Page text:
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  • Writer's pictureAdeleine Whitten

Has WFH made OOO obsolete?

In the “before” times, working meant getting out of bed, putting on real pants, commuting to an actual office, and doing your job until it was time to go home. Sure, there was the occasional late night downtown or after-hours phone call, but for the most part, you had to be at your job in order to do your job.

But even before March of 2020, the 9-to-5 working world was shifting into a format that allowed employees to work from just about anywhere. And while the lack of commute and never having to change out of sweatpants make working from home seem like the greatest thing to happen to office life, it’s made stepping away from work more difficult than ever.

When I started my first office job in 2018, I had the option to add my work email to my personal phone. I remember going back and forth about it – I wanted to show my new team that I was reliable, I wanted to be available in case there were any emergencies, and I wanted to stay in the loop on things that happened after-hours that may need my attention.

But at the same time, I didn’t want that responsibility. I could show my team just as well that I’m reliable by getting my work done when I was supposed to be working. I wasn’t getting paid to worry about things after-hours – I was getting intern money! And what marketing emergencies could there possibly be that needed the intern’s attention in the middle of the night?

I ended up settling for keeping the work email off of my phone but adding my personal phone number to my email signature. I figured if there ever was an emergency that necessitated an immediate response from me, it would be there. But I quickly realized you can only expect people to follow the boundaries you distinctly set for them.

I vividly remember removing my phone number from my signature one afternoon after getting a barrage of unimportant texts while I was in class. Nothing needed my immediate attention, but it became clear that if the phone number was there, people were going to use it.

Another trend I’ve noticed is the evolving reaction to getting an OOO automated response. When I get that “Thanks for your email, I am currently out of the office…” kickback, I either change my project timeline or engage someone else because I assume I won’t be hearing from that person until they’re back. For others, however, that kickback means something different depending on who it’s coming from.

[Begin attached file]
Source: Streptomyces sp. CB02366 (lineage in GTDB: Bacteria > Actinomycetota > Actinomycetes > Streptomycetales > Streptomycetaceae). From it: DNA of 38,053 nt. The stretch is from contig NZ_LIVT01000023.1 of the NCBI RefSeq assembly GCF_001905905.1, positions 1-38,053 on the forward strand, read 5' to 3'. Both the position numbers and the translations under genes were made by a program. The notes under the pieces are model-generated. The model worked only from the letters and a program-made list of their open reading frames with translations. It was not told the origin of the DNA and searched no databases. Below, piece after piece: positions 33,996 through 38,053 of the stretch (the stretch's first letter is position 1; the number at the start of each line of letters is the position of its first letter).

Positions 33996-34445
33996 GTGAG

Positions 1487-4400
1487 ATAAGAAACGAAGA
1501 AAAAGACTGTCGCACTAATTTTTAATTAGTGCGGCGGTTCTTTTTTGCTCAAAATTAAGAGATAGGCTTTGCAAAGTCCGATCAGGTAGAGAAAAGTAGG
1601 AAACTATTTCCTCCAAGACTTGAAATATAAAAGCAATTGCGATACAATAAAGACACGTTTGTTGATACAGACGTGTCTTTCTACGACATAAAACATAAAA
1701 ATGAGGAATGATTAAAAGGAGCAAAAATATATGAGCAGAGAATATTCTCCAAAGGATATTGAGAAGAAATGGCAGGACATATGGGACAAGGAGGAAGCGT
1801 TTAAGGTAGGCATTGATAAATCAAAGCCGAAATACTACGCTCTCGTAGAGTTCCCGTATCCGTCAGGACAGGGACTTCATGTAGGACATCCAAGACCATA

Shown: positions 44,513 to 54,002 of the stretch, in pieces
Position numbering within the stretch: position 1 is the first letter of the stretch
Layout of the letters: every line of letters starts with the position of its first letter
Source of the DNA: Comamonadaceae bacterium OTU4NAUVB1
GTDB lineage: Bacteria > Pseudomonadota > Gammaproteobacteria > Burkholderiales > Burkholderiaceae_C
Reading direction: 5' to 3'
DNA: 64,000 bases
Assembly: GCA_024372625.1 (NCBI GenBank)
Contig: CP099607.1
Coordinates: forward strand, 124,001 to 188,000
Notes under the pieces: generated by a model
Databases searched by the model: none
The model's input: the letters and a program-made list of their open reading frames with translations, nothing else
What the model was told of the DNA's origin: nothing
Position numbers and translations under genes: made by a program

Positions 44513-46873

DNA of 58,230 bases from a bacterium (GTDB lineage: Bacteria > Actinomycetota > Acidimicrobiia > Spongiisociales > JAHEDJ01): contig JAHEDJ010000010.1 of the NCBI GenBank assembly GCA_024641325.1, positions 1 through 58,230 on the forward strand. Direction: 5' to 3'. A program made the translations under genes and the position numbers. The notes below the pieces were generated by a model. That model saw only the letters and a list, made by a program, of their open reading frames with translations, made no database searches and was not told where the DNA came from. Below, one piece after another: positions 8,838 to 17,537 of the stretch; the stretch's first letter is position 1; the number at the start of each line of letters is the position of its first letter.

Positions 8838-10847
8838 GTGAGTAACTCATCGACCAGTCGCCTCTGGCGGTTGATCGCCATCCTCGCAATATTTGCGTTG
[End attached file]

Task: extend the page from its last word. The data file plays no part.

“Steve is out of office, but he checks his email when he’s out, so we can expect a response by tomorrow.” Translation: Steve checks his email while he’s on PTO, so we feel entitled to his time off.

In a world where work is work and home is home, maintaining separation between the two places comes naturally. But in today’s world – where work is home and home is work – it’s important to set clear boundaries, both with yourself and with the people you work with. You can’t expect others to respect your time when you rarely respect it yourself.

These days, I do keep my work email on my phone – but nobody besides myself and the IT department would ever know it. Because if folks see one email signed Sent from my iPhone, I’ve permanently blurred that boundary between OOO and WFH.

And the positive reaction to you responding during your time off will never outweigh the negative reaction to the one time you don’t.

Adeleine Whitten | Professional, kind of

is a marketer by day and writer by night, weekend, and sometimes lunch break. You can often find her with a good book or in the Taco Bell drive-thru.

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